You don't need a Master in Computer Science to be a Product Manager - but having one certainly makes a difference. My strong technical background (including a certificate as a Scrum Developer) helps me to quickly wrap my head around complex technical challenges, and coming up with a technical roadmap accompanying the product backlog. I have worked with the best (and the worst) of both worlds: the quick and nimble MEAN stack, the good ol' LAMP stack and the full range of Microsoft's .NET solutions, and know the ins and outs of these solutions.
When it comes to the non-technical parts of Product Management, I prefer a lean and agile approach over an over-formalized process, and am a certified Product Owner. My strong suit is definitely mobile apps as well as websites, as the rapid development cycles in these areas allow for quick and nimble iterations. I have co-founded the startup simquadrat in 2013, which is still going strong. Working with simquadrat was a high point of my career - applying the techniques laid out in Lean Startup to the real world was exciting, rewarding, scary at times and ultimately, a huge success.
Currently, I am managing products for Mountain News - pivoting their app and websites from simple ad spaces towards user-centric, modern portals for affluent mountain travelers.
As a manager at Mountain News, I oversee a team of developers sitting in different countries and time zones and am responsible for the yearly goal setting, training and development. I prefer a Servant Leadership approach, meaning that I try and enable my employees as much as I can by removing all impediments that keep them from delivering high quality software and meeting our customer's needs on a daily basis. The team decided to transition from a "ScrumBut" - implementation to actual Kanban.
As a product manager, I oversee the budget and the development of three big products: Our websites, like onthesnow.com, our apps and our Mountain Traveller Audience Platform (MTAP). My responsibilities include creating sustainable product visions and sharing them across departments, as well as coordinating with my internal team and externals to execute on that roadmap.
As the technical lead, I ensure that code quality standards are being met, guidelines are being followed and best practices are being used - all in collaboration with the team. I am continuously working on the backend for the app, which serves over 3 million users over the course of a regular winter season.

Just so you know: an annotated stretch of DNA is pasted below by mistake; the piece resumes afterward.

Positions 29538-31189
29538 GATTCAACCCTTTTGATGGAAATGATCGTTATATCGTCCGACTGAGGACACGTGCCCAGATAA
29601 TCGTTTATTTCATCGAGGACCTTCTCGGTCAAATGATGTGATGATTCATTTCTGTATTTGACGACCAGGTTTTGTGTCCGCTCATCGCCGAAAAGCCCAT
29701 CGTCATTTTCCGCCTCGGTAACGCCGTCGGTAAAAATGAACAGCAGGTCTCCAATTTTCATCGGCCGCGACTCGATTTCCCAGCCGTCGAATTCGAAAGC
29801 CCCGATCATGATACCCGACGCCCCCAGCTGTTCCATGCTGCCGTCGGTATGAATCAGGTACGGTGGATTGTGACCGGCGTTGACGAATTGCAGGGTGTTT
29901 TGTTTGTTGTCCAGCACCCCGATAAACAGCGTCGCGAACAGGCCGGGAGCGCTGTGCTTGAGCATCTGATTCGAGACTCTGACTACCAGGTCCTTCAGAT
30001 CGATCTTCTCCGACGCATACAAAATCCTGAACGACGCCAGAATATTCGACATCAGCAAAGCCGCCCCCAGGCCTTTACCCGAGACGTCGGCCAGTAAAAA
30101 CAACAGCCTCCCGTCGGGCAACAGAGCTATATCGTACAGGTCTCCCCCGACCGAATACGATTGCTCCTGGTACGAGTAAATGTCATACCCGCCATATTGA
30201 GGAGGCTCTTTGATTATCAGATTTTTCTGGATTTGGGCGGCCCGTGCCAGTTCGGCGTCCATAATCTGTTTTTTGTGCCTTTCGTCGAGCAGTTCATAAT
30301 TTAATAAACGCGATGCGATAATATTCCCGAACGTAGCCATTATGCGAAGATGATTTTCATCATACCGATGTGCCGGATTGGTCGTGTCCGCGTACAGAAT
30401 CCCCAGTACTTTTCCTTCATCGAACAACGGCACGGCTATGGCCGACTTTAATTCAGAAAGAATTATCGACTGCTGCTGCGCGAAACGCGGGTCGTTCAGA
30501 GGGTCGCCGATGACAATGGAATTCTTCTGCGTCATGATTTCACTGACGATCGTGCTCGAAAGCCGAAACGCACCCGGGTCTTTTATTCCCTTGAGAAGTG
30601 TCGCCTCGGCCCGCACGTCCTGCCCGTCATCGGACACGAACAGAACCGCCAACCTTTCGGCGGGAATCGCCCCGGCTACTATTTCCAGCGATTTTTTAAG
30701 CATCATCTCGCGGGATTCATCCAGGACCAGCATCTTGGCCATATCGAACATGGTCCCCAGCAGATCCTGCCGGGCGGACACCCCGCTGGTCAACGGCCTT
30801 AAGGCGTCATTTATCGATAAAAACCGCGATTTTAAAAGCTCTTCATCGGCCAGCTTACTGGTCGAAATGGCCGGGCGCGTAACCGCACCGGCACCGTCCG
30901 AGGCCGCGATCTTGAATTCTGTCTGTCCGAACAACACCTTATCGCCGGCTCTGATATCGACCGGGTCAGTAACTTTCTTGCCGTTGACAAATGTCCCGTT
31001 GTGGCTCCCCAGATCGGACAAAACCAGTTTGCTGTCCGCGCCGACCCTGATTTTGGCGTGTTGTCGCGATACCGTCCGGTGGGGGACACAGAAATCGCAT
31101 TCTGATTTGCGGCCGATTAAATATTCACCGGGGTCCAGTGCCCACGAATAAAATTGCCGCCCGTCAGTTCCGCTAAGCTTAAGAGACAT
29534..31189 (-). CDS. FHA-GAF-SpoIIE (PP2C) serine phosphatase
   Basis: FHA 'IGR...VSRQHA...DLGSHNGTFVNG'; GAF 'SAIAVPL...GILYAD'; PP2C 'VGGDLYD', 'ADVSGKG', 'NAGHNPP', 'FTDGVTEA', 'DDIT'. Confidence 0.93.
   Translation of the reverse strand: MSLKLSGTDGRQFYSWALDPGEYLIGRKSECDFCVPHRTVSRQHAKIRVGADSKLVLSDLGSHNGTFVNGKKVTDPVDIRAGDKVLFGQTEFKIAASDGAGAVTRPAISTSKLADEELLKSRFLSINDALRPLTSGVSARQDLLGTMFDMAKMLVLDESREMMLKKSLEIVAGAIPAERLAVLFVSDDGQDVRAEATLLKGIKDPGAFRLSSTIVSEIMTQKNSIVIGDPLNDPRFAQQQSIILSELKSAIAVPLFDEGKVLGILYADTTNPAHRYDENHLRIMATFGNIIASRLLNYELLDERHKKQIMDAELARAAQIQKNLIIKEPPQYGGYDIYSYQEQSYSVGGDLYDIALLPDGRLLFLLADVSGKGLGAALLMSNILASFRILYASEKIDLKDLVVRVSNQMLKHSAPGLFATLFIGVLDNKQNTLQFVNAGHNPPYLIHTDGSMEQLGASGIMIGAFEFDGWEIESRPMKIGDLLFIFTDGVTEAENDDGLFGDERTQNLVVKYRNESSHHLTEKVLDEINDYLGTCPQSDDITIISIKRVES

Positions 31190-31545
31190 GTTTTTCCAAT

As a Product Manager for over 11 products, I elevated Voxtron's products to the next level - by cancelling non-profitable products and pushing newcomers as well as star-products. I conducted several projects with different scales and was part of the requirements engineering team at Voxtron. However, my biggest achievement at Voxtron was to improve their internal software development process, by introducing Scrum and Kanban in two teams and coaching the team members to become self-organized and truly agile, starting with introducing clear sprints, complete with Planning, Retrospective and Daily Scrum, followed by enforcing a new estimation process, which gave the Sales team a better outlook on when their feature will actually be completed.
As a Software Engineer at sipgate, I was working on the Java backend systems, mainly related to porting existing phone numbers to and from sipgate.
I quickly switched from the Engineer position to being a Product Owner. At sipgate, I learned a lot about Agile - in fact, it was so much that I started an internal Scrum School where we discussed the current trends and news, just to be able to deal with the information and separate the useful from the hype.
Early in 2013, I co-founded a startup called simquadrat, based on the principles laid out in Lean Startup. Those principles taught us that all our initial assumptions about user intent were, in fact, wrong, and we quickly pivoted towards a sustainable business model. Within less than two months, simquadrat was an established niche product and is still going strong.
Aside from work, I frequently work on small side projects, to keep up-to-date with current trends and technologies. You won't find any of these online, since I usually don't have the time to push them live on a larger scale. This is a selection of the projects I liked the most.